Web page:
So I went ahead and broke a promise to myself. I was limiting 2016 purchases to Topps Flagship and Goodwin, but I decided to go ahead and buy a box of Topps Archives. Basically, I like this product and the Bull Durham cards roped me in. I thought about it, and unlike previous years, there aren’t 6 or 7 insert sets that are really hard to put together. There’s the Bull Durham, ’69 Topps Super, a 300-card base set, 10 SP’s (way less than last year, though they are hard to find), a bunch of parallels and some autographs. Given the baseball card timeframe we are in – this is actually a pretty simple product.
So I bought a box yesterday. It’s been a busy week and a busy weekend, so I’ve only got the chance to open 1 pack so far. I figured I’d scan 1 of each year represented.
First is 1953. I kind of think of Archives as a product for the 70’s, 80’s and early 90’s – it’s the Heritage cards that haven’t been done yet. Not the 1953 cars that had a Heritage set 14 years ago. That said, 1953 was a great year for Topps – notching in at #9 in the definitive Night Owl countdown – and it’s good to see current players on 100 cards in that design. Who better than Shelby Miller and is 7+ ERA to showcase it!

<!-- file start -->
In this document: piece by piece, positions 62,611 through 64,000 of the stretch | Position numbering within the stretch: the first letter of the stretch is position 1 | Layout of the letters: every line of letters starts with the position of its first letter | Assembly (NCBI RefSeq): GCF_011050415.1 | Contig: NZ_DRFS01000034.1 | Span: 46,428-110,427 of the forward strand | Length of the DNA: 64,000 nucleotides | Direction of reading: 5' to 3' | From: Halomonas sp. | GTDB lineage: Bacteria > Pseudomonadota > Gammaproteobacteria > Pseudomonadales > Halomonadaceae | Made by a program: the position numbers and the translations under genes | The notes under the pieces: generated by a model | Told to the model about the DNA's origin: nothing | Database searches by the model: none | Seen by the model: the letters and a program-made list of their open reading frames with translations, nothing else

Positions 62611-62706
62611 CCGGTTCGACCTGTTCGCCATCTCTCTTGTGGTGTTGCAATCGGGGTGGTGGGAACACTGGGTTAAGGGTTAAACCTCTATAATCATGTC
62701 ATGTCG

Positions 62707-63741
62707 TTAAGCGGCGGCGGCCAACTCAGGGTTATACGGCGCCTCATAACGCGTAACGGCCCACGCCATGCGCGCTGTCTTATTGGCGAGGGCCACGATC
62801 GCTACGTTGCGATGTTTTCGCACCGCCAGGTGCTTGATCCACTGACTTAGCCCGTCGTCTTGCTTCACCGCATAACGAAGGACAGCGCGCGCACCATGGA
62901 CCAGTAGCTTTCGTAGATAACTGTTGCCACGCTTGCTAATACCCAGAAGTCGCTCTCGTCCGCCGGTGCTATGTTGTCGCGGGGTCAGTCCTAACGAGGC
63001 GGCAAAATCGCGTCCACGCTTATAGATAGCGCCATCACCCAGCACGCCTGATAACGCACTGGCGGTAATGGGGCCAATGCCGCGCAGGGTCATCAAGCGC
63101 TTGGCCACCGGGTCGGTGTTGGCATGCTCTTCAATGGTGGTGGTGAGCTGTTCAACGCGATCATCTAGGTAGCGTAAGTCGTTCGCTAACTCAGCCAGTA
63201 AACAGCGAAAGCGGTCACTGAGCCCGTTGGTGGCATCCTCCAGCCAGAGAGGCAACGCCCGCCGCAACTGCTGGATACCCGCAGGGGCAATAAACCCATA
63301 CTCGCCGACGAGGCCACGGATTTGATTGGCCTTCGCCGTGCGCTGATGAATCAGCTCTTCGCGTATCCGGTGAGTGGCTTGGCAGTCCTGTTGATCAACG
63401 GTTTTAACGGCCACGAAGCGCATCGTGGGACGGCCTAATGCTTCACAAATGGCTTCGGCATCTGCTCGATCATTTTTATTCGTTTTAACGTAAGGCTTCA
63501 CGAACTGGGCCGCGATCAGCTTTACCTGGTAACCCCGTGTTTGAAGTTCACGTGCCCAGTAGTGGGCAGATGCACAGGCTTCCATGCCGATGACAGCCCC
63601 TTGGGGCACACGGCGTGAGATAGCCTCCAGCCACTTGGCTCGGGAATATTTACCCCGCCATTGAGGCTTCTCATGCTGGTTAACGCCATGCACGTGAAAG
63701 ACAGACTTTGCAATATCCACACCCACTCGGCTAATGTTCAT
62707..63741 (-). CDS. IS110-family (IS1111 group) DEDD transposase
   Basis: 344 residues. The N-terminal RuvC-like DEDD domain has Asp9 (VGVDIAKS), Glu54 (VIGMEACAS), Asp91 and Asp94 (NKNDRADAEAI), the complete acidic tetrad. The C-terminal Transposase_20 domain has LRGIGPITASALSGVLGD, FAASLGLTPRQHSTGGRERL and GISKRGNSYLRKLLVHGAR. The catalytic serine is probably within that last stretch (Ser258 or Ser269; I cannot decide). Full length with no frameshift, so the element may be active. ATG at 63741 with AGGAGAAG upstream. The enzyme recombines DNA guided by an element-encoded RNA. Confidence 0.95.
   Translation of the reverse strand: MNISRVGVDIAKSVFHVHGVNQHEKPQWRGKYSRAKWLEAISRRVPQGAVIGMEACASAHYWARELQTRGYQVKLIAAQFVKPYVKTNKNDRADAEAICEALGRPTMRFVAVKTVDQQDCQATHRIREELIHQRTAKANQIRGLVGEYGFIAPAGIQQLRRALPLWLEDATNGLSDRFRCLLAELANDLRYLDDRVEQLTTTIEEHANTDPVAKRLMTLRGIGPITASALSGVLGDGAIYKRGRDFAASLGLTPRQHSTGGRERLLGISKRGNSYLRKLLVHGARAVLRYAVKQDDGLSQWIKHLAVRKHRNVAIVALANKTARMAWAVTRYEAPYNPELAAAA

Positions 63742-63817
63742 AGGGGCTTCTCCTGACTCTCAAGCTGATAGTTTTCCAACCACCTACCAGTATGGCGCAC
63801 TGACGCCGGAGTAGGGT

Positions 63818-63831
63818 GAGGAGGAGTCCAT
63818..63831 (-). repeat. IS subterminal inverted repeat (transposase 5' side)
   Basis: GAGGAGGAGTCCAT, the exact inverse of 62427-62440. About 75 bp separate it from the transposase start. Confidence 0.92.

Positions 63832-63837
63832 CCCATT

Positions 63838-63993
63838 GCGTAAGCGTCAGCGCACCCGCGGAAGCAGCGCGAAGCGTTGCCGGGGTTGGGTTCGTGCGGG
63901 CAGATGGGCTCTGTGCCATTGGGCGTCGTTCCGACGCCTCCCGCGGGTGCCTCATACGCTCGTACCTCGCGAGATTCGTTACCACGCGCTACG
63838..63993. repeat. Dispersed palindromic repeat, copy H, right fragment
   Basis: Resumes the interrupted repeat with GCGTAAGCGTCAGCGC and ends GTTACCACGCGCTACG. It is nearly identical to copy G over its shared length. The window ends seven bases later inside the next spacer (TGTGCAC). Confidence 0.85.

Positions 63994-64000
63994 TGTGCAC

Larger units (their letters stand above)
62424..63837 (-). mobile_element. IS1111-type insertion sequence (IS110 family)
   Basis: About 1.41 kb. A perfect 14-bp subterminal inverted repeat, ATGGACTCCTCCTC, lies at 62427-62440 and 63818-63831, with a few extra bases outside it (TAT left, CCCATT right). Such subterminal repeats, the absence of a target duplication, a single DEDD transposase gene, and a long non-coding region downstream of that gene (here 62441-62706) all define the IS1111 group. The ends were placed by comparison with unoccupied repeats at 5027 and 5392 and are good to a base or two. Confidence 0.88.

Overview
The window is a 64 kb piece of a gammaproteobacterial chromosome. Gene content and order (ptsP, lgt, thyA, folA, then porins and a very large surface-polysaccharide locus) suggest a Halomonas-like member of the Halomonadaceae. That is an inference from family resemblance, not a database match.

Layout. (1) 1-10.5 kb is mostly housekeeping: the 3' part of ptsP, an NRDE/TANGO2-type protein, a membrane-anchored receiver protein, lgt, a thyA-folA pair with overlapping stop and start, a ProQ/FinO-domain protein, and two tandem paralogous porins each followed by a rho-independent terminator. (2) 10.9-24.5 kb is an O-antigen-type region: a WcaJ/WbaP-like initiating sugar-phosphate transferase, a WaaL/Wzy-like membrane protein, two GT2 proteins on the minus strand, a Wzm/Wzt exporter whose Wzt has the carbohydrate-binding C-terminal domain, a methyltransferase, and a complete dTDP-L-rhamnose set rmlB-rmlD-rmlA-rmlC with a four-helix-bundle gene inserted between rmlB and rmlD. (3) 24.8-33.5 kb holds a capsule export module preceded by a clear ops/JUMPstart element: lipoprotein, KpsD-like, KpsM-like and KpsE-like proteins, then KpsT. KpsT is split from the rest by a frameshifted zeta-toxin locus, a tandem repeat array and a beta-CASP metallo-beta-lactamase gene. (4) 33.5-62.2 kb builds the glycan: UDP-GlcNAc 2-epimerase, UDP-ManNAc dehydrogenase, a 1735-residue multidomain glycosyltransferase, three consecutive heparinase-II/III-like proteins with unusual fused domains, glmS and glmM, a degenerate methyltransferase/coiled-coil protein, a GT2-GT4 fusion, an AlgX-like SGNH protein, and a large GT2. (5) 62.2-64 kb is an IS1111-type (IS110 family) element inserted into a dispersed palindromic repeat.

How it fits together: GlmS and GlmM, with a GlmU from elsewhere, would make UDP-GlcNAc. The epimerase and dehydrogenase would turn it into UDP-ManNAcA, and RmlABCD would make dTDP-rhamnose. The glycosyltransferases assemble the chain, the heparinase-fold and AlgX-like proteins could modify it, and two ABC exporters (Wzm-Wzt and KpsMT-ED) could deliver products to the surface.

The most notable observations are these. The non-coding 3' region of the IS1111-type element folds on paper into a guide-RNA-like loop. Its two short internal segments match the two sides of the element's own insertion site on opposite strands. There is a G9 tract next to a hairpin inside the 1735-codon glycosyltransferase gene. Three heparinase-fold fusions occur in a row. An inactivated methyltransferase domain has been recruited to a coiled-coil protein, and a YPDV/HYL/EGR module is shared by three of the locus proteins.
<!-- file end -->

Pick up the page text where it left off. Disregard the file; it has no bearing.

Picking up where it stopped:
Next up is 1979. Another good year for Topps, though to me not as stellar or groundbreaking as the other 2 years showcased in this year’s Archives. 1979 is solid, but not spectacular. Much like A’s catcher Steven Vogt!
Finally, the 1991 set is to me one of the best sets of my lifetime. Probably not the best – but close. It’s the last gray back set. It has great photography, a solid design, and Topps did a great job by switching the 40 to a 65 in the top corner here. Getting great photography like the original? Not so much with this Billy Butler card…
Like I said, that’s all I’ve got time for right now, but I hope to have a bit more on the box tomorrow.